There is truth in Day’s statement. If you, kind reader, knew that Day also found fame (or infamy) for his “educational” project on wife training and that he adopted two girls, aged 11 and 12, from an orphanage, so that he would train them to become a perfect wife for himself (he adopted two, figuring that one of them must surely learn from his training), would you believe that his views on abolition should be canceled because of his repugnant, twisted and pedophilic practices on wife training?
Hopefully none of us has a sin as dastardly as slavery or misogynistic pedophilia. I can rightly presume, though, that none of us is without sin. Consequently, we should be mindful before casting stones, stones that might cancel the good a person may think or do, such as speaking out for human rights and for exposing hypocrisy. 
Let us return to Aristotle and his “Nicomachean Ethics” for a moment. He states that the pursuit of happiness or excellence in something requires knowledge of what is to be done, choosing to apply that knowledge, and acting on that knowledge.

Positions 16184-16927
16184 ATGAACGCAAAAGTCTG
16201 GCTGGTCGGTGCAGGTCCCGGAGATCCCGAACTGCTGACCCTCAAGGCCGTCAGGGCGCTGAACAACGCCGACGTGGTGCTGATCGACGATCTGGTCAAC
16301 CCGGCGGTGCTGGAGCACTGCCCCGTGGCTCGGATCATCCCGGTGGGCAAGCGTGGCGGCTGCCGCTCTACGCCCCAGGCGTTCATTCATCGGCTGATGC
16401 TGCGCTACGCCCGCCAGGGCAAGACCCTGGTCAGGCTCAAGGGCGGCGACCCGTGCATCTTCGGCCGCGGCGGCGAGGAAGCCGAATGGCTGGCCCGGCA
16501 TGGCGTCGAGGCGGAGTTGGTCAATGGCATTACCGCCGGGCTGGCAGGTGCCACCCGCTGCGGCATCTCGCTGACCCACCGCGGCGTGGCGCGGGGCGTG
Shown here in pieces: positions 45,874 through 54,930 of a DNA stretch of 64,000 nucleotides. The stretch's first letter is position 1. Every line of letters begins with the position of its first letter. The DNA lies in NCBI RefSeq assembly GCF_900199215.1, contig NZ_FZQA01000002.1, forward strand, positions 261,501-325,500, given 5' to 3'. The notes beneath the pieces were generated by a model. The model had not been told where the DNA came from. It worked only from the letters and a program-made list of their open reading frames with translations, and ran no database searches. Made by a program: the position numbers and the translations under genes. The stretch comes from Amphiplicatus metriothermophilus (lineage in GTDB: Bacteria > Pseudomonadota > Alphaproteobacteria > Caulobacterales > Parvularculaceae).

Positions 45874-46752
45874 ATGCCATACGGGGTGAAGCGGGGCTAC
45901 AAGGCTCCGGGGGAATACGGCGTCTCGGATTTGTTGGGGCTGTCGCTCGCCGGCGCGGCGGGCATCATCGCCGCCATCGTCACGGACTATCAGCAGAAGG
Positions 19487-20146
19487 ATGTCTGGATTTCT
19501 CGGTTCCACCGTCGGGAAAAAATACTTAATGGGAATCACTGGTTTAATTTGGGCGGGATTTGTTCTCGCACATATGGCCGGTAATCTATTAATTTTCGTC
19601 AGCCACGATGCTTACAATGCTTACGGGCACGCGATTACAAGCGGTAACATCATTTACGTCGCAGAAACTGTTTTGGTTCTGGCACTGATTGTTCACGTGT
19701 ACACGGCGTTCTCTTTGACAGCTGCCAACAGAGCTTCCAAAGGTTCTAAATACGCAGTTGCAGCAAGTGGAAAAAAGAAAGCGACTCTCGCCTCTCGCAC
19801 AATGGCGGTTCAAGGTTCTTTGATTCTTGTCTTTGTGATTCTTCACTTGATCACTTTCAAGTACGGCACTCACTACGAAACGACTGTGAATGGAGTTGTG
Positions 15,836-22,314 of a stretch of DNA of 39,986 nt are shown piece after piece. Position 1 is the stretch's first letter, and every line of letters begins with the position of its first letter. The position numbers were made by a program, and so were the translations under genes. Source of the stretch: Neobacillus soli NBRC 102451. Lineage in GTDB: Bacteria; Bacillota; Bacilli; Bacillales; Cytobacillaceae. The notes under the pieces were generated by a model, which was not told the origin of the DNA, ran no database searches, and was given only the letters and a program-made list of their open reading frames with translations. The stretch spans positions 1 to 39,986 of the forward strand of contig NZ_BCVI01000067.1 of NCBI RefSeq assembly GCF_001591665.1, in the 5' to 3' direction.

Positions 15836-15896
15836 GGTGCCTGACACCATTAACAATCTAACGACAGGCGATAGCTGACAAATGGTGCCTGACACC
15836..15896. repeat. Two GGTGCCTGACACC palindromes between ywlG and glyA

In the Declaration of Independence, particularly that first draft, the Founders possessed the knowledge that slavery was wrong. Some applied that knowledge to prepare the words above, from that original draft. They failed to act on that knowledge in a way that was consistent with what they knew. To be sure, this was a missed opportunity of terrible proportions.
In spite of this tragedy, the Declaration contains principles around which, I believe, we can all rally and upon which we can build our more perfect Union. I invite you to explore these principles with me.
The term “life” comes from the Old English, meaning the period of a person’s existence from birth to death. This comes from a Proto-Germanic word that carries with it the notion of perseverance, and this has its root in a Proto-Indo-European word meaning adherence. While there is no dearth of challenging issues we face, perseverance is a national characteristic that we can leverage to progress toward a more perfect Union. If we adhere to the principles that we all share, those that define our shared humanity, we will find peace and harmony.